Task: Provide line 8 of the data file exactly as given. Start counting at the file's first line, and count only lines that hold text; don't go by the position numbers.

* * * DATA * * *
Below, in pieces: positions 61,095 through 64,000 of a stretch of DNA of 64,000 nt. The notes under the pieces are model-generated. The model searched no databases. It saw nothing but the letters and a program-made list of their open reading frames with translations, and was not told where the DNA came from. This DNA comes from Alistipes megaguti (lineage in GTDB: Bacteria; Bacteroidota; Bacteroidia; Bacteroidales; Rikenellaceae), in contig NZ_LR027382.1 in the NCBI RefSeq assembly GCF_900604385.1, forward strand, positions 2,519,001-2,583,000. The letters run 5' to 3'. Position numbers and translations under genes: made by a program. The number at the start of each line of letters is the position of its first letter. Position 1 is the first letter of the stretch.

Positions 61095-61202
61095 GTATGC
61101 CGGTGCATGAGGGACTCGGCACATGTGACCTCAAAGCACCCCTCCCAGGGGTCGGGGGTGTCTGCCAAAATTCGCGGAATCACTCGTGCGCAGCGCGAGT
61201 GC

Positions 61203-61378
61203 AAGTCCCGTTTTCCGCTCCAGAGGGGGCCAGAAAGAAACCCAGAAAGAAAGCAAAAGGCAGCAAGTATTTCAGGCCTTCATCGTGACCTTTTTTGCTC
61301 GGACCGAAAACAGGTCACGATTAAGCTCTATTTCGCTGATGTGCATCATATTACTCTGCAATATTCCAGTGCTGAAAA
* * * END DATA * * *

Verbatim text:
61301 GGACCGAAAACAGGTCACGATTAAGCTCTATTTCGCTGATGTGCATCATATTACTCTGCAATATTCCAGTGCTGAAAA